the death of
T. Boone Pickens' unprecedented
wind farm project in Texas, the alternative energy industry
was left with the glaring question of who would step up to the plate
and take its place. That question appears to be
answered, with the progress of the Alta
Wind Energy Center. Set to become the nation's largest wind
power plant and among the largest in the world, the new installation
is being constructed in Southern California.Its tall turbines
will blanket thousands of acres of Mojave Desert foothills.
They will be capable of producing 3 GW of electric power at peak --
enough to power approximately 600,000 homes.The project is
actually among the nation's oldest, dating back almost a decade.
It was long delayed due to lack of funding, protests from citizens
fearful of damage
to the desert ecosystem, and difficulties in implementing the
high-power transmission wires needed to carry the power out of the
desert.It appears that the stars are at last aligning for the
project. After receiving $1.2B USD in new funding, the owner of
the project, Terra Gen, just
broke ground for the first time in the project's history.
Construction began in the Tehachapi Pass, 75 miles north of Los
Angeles. The construction will likely stretch through 2020 or
later.Billy Gamboa, a renewable energy analyst with the
California Center for Sustainable Energy, says the installation will
be a game changer for the industry. He states, "It's a
super-mega-project — it'll definitely set a precedent for the rest
of the state and have a pretty large impact on the wind industry in
general."Ryan Wiser, a renewable energy analyst at
Lawrence Berkeley National Laboratory, concurs, stating, "Alta's
an absolutely enormous project in probably the most promising wind
resource area that remains in the state,. It's the single
biggest investment in California wind project assets in decades and
is likely the largest the state is ever going to see."The
farm already has some of its necessary distribution deals in place.
Terra Gen has signed a contract with Southern California Edison, to
buy 1.55 GW of power over 25 years from Alta. That will allow
it to power 275,000 homes purely on wind power. That
distribution alone more than doubles the previous record held by a
735 MW Texas farm.The first round of construction will
install 290 turbines across 9,000 acres. That will create
thousands of jobs and increase California's wind power production by
25 percent according to current estimates. Denmark-based
Vestas-American Wind Technology will manufacture the turbines for
this round of construction.In 2015, the next piece of the
megafarm, an 300-turbine 830 MW monster, will come online. That
piece will use new ultra-wide turbines whose blades will be almost as
wide as a football field.Terra Gen purchased the property and
the project rights for $325M USD from Australian Allco Finance Group,
which went bankrupt in 2008. After that Terra Gen had to
overcome concerns from the Federal Aviation Administration that the
turbines could interfere with flights from LA's Mountain Valley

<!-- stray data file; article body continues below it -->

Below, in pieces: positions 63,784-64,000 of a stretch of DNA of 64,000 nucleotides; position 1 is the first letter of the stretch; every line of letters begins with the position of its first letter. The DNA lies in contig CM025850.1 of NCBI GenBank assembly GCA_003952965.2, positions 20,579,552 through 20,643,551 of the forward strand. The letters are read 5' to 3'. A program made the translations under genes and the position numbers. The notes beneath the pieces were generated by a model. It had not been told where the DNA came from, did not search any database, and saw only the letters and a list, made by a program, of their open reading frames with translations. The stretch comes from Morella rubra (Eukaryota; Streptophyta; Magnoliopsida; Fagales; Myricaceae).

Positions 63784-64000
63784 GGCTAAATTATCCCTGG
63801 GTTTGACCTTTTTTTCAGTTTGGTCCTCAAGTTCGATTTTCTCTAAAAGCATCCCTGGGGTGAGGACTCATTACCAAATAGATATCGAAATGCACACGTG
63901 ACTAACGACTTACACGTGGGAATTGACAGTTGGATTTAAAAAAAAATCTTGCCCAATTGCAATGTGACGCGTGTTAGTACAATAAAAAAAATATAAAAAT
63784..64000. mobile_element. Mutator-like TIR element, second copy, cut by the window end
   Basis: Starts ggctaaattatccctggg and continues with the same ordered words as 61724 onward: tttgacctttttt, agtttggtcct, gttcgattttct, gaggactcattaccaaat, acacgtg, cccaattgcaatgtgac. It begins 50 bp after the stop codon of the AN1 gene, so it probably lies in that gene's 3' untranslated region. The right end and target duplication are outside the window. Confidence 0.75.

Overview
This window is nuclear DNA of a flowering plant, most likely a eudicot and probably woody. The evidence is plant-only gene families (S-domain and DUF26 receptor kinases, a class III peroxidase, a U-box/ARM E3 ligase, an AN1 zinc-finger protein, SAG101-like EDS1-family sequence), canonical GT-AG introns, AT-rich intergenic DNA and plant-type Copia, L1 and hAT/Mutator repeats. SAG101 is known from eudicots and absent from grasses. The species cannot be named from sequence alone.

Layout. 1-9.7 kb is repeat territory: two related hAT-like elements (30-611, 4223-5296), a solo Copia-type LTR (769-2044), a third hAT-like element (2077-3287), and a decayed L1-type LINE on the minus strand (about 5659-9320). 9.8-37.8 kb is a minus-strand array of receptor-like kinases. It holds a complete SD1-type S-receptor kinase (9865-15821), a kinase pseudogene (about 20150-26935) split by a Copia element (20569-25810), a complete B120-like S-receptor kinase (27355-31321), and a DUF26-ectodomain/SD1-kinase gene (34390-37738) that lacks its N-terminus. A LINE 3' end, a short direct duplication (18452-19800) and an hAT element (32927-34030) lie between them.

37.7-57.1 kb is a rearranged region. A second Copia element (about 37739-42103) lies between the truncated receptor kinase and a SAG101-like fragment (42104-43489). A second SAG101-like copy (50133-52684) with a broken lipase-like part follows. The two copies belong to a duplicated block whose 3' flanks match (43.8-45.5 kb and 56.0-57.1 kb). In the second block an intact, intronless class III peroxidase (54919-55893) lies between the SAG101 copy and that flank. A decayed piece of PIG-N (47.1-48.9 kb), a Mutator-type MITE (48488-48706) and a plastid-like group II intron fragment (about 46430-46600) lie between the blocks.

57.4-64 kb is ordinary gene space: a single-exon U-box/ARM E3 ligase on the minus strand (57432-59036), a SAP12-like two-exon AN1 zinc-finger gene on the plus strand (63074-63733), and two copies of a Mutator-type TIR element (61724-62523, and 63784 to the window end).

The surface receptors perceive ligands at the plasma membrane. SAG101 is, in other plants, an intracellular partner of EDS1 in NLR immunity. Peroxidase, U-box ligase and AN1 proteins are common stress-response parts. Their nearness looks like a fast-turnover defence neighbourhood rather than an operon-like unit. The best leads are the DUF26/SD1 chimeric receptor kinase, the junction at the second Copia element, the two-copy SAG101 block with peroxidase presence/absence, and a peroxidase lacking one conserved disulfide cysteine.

Airport.While the company has finally received the permits it
needs to complete the construction, it still is facing petitions
from environmentalists and landowners.
One petition by the Old West Ranch Property Owners Assn. has over
1,000 signatures. The group's president, Merle Carnes,
complains, "We're not against green energy in any way, but there
just comes a time when you say that this is my community and I don't
want turbines encroaching in full view. There's room somewhere
an environmental activist blog critical of the project, writes,
"Energy firms and the federal government should invest in more
research before we rush technology into action that kills thousands
of birds and bats and replicating Rachel Carson's "Silent
Spring" in our new century."
quote: I agree with you, but I think in terms of social acceptance, people are much more willing to live in urban areas with kids even if they have the means to move out of the city.
quote: No, all you are really seeing is that *you* personally feel that way, and you just so happen to have moved into a neighborhood that all feels the same way you do about your choice of living location (surprise, surprise.)
quote: Your rant is misplaced as this person is only suggesting a preference for urban living.
quote: Yeah, but I think it's a generational thing.
quote: Hippies = Hypocrites
quote: So, outside the environmental impact, and not stating who is "good" or "bad" or where people "should" live. I just think these neighborhoods should pay a price fitting their social and economic burden for the luxury they 'chose'.
quote: No I don't believe I have a real ethical right to rail against someone who leads a more excessive lifestyle than myself.
quote: BUT, I think that lifestyle should come at a cost.
quote: Instead of those monies going into making a cool subway or tram system or something really beneficial to the city with it's millions of residents . It is typically used just to maintain the plethora of roadway that is sprawled across the surrounding countryside that services less residents.